Ethics review clears Ron Bergeron and Gov. Ron DeSantis quickly appoints him to powerful water board








By: Anthony Man

South Florida Sun Sentinel

The Florida Commission on Ethics gave its blessing Friday morning to Ron Bergeron serving on the powerful board that governs South Florida water supplies and restoration of the Everglades.

Hours later, Gov. Ron DeSantis appointed Bergeron to the board of the South Florida Water Management District.

“He has devoted his life to the protection and restoration of our Everglades and water resources. I look forward to his leadership and the contributions he will bring to the district,” DeSantis said in a statement.

The Ethics Commission, meeting in Tallahassee, voted 8-0 to adopt an advisory opinion clearing the way for Bergeron’s appointment after its general counsel Chris Anderson gave an overview of a detailed staff recommendation spelling out Bergeron’s business activities and how he can avoid ethical problems while serving.

Anderson said Bergeron would “have to refrain from voting on any matter or participating in any matter that would affect him and his companies.”

Bergeron’s attorney, Ed Pozzuoli, chief executive of the Fort Lauderdale-based Tripp Scott law firm, was present but wasn’t questioned. “I stand here before you open-handed and fully transparent,” Pozzuoli told commissioners.

Anderson referred to Bergeron on Friday morning as someone who “may very well become a member” of the agency’s board. DeSantis had said in January he intended to appoint Bergeron to the water management district board, but delayed an official move so his interests could be examined for potential conflicts.

Bergeron, 75, who lives on a ranch in western Broward, is an outspoken champion of the Everglades and a former member of the Florida Fish and Wildlife Conservation Commission.

He is also CEO of the Bergeron Family of Companies, which includes highway construction, rock pits and quarries, agriculture, real estate development, solid waste management and disaster recovery services.

Some of Bergeron’s companies have business with the water management district, but the commission said that didn’t mean there are legally prohibited ethical conflicts.

Contracts between Bergeron companies and the water management district entered into before his appointment to the board are not a prohibited conflict of interest, the commission order said.

“Basically, the grandfathered contracts are not a problem,” Anderson said.

But contracts after Bergeron’s appointment would present a conflict — unless there is sealed competitive bidding, the contract is awarded to the lowest qualified bidder and avoids any kind of involvement in decisions on the matters.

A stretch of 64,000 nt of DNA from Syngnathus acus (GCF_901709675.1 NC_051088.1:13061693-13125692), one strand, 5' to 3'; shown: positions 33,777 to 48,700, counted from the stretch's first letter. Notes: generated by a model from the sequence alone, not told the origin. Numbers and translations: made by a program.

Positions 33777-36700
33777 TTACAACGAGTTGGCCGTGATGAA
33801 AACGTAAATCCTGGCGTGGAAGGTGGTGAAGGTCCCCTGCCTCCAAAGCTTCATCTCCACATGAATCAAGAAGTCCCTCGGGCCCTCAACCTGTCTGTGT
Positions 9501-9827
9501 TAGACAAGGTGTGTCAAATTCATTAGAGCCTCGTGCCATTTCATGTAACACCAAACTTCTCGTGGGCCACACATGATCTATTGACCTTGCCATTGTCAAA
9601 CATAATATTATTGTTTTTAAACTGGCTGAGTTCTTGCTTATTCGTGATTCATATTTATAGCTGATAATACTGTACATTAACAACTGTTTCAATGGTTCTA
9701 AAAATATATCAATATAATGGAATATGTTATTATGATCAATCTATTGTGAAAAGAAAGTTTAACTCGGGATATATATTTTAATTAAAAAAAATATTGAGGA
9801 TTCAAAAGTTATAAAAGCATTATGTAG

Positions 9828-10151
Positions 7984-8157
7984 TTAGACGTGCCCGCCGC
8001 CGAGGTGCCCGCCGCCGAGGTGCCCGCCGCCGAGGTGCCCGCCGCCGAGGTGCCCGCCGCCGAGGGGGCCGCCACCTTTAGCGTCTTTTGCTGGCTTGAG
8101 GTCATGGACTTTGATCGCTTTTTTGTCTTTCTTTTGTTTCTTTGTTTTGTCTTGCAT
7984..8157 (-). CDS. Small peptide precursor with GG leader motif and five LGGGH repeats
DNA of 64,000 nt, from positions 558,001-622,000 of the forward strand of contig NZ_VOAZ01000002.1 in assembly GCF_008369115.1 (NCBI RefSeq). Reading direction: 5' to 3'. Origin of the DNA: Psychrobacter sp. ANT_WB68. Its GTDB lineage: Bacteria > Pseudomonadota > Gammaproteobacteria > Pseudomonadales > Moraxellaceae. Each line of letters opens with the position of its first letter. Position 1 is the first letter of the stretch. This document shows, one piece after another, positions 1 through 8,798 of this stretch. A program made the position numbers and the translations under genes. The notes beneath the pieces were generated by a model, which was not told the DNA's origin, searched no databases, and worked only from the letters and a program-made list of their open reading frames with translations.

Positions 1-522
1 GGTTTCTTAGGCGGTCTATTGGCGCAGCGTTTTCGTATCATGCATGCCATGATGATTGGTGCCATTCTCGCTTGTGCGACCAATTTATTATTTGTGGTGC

“It has to be true sealed competitive bidding,” Anderson said — not arrangements such as “requests for proposals” that he said some people think of as bidding.

The commission also OK’d a potential land acquisition — with conditions.

Bergeron, via a letter to the commission staff from Pozzuoli, said he is a partner in an entity that owns a parcel of land the district is considering for part of the restoration of Biscayne Bay.

The commission said the water management district could buy or lease the land if agency’s staff determines it is uniquely required for restoration of the bay and Bergeron is not involved in his role as a board member.

“Key to the sole source exemption is that there be an objective terminations by the agency staff that this is the property we need for the project and that there be no involvement with the [board] member that’s connected to the private entity that has the realty,” Anderson said.

The Ethics Commission reviews complaints and issues legally binding advisory opinions, which is what it did in the Bergeron case. Its members are appointed by the governor, Senate president and House speaker, and by law include Republicans and Democrats.

In an interview last month, Bergeron said he wouldn’t tarnish his reputation by doing anything unethical as a member of the water management district board.

“The most important thing I’ve got is my reputation,” Bergeron said. “It took me 55 years to have the reputation, and that’s more important than all my success. I just look forward to making a difference in something I know about.”

DeSantis made the environment a major issue his campaign for governor last year. Shortly after taking office on Jan. 8, DeSantis he started remaking the water district’s board. He pushed previous governing board members to quit, and appointed an entirely new board.

Bergeron who is widely known as “Alligator Ron” because he’s wrestled alligators, advised DeSantis on Everglades water flow and restoration before last year’s election. Bergeron also took DeSantis on an election season airboat tour of the Everglades in western Broward County.

The appointment is subject to confirmation by the Florida Senate.

“Ronnie is unique because this guy is, he bleeds, Everglades. This is his life, and his passion is very clear,” the governor said last month. “Ronnie is somebody who would clearly understand the Everglades and it’s a passion of his. I just think the board would benefit from having his leadership on there.”